Magda Giannikou

    Born in Athens, Greece, Giannikou studied piano and musical theory at the National Conservancy of Greece and Nakas Jazz School. After working as an in-house arranger/producer for Legend Recordings’ children’s division, Giannikou attended Berklee College of Music, where she received the Georges Delerue Award for Achievement in Film Scoring. In addition to film composing, Giannikou has explored big band music, and she has performed as an accordionist and vocalist, including for her own band, Mellow Bellow.

    Lili Haydn

    Before launching her solo career, singer-songwriter-violinist Lili Haydn established herself by playing with such diverse artists as Porno for Pyros, Nusrat Fateh Ali Khan, Herbie Hancock, Robert Plant & Jimmy Page and the Los Angeles Philharmonic,. She has released four solo albums with major labels; her most recent album, Places Between Places, was featured on NPR. A sometime member of Parliament-Funkadelic, Haydn has been called by George Clinton “the Jimi Hendrix of the violin.” She also co-composed the score to the critically acclaimed 2009 Sundance Film Festival, The Horse Boy.

    Christopher Lord

    As a graduate of UCLA and Berklee College of Music, Lord is the top-10 winner of the 8th Annual Young Film Composers Competition (Turner Classic Movies) and was chosen to participate in the mentorship program at the Society of Composers and Lyricists. Recent credits include At the Movies (ABC), Million Dollar Listing (Bravo), and the feature Blind Ambition. As an orchestrator, he has worked on numerous studio films, including Transformers 2VG, The Dark Knight, Hairspray, Evan Almighty, and The Mummy 3.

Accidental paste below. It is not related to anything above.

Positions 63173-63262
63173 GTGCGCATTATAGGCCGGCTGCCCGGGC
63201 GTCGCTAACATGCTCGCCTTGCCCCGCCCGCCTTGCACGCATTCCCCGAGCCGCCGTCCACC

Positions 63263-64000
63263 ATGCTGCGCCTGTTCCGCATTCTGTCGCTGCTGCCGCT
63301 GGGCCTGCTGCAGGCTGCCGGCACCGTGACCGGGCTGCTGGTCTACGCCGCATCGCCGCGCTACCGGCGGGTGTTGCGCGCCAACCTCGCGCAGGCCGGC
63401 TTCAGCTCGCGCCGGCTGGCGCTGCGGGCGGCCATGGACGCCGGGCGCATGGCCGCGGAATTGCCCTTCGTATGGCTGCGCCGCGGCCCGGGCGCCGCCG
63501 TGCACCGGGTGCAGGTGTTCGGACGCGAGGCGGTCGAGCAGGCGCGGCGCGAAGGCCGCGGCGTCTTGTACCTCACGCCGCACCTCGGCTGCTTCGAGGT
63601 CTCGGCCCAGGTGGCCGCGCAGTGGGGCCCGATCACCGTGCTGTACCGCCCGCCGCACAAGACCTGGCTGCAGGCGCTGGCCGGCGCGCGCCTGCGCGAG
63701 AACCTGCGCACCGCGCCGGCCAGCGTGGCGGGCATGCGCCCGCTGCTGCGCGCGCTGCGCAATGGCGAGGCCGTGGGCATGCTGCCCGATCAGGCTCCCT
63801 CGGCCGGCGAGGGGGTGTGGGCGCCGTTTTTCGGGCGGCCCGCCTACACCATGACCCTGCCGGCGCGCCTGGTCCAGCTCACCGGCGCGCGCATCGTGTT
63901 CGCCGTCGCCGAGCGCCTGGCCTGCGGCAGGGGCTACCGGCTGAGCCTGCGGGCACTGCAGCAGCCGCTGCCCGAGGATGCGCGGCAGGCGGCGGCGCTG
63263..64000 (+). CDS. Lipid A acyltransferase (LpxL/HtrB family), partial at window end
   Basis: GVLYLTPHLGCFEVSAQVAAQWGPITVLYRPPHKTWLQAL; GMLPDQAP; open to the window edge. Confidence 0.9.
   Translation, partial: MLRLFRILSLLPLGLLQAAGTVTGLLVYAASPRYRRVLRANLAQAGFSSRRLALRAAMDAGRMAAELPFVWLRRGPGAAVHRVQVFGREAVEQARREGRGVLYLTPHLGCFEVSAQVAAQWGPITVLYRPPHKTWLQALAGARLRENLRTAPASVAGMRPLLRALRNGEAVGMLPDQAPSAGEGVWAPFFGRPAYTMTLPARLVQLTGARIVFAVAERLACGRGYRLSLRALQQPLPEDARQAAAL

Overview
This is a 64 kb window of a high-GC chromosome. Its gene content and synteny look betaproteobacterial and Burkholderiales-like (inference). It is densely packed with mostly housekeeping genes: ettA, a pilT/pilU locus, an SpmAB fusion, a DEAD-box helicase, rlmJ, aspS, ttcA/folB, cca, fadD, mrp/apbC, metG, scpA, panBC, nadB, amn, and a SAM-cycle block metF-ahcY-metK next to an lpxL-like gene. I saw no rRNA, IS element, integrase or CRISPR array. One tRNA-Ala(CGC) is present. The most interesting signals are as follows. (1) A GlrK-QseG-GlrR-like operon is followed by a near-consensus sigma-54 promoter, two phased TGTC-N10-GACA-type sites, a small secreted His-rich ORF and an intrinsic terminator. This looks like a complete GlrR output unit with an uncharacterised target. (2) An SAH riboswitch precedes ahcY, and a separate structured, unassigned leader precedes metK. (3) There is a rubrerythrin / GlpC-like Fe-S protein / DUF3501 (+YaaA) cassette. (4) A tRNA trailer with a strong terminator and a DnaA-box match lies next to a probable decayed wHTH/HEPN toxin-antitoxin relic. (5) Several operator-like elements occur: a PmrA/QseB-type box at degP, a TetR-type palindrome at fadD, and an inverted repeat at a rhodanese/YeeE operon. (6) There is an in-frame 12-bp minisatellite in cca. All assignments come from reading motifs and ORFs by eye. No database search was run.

David Poe

    Originally from the Midwest, Poe was transplanted to Manhattan where he ran the soundboard for the legendary CBGB’s gallery before he signed onto Sony/Epic. A songwriter, producer and composer for film, theater, and dance, Poe has scored the films Chapter, Dare, Harvest and Little Spirit, created premiere musical works for Cedar Lake Contemporary Ballet and Pilobolus Dance Theatre, and released four albums and a live performance DVD. He has collaborated with numerous artists, including T-Bone Burnett, Regina Spektor and Duncan Sheik.

    This year’s Creative Advisors include George S. Clinton (Bury My Heart at Wounded Knee, Austin Powers: International Man of Mystery); Osvaldo Golijov (Tetro, Youth Without Youth), Harry Gregson-Williams (Chronicles of Narnia: The Lion, the Witch and the Wardrobe, Taking of Pelham 123); music supervisor and head of music at Lionsgate Tracy McKnight (The Groomsmen, Wordplay, Friends with Money); film editor/sound designer Walter Murch (Apocalypse Now, The English Patient, Cold Mountain); David Newman (Death to Smoochy, Ice Age); Doreen Ringer Ross (Vice-President, Film/TV Relations at BMI); Ed Shearmur (The Merry Gentleman, Charlie’s Angels); and film-music agent William “Vasi” Vangelos (First Artists).

    The Sundance Institute Composers Lab receives major support from BMI. Additional support for the 2009 Sundance Institute Film Composers Lab is generously provided by Apple, The Baisley Powell Elebash Fund, Hewlett Packard Company, H.P. Marketing, JBL Professional, LaCie, Mackie, Mark of the Unicorn, Native Instruments, Sony Business and Professional Products Company, Sony Media, Sony ProAudio, and Soundcraft.

    Founded by Robert Redford in 1981, Sundance Institute is a not-for-profit organization that fosters the development of original storytelling in film and theatre, and presents the annual Sundance Film Festival. Internationally recognized for its artistic development programs for directors, screenwriters, producers, film composers, playwrights and theatre artists, Sundance Institute has nurtured such projects as Angels in America, Spring Awakening, Boys Don’t Cry, Sin Nombre, Born into Brothels and Trouble the Water. www.sundance.org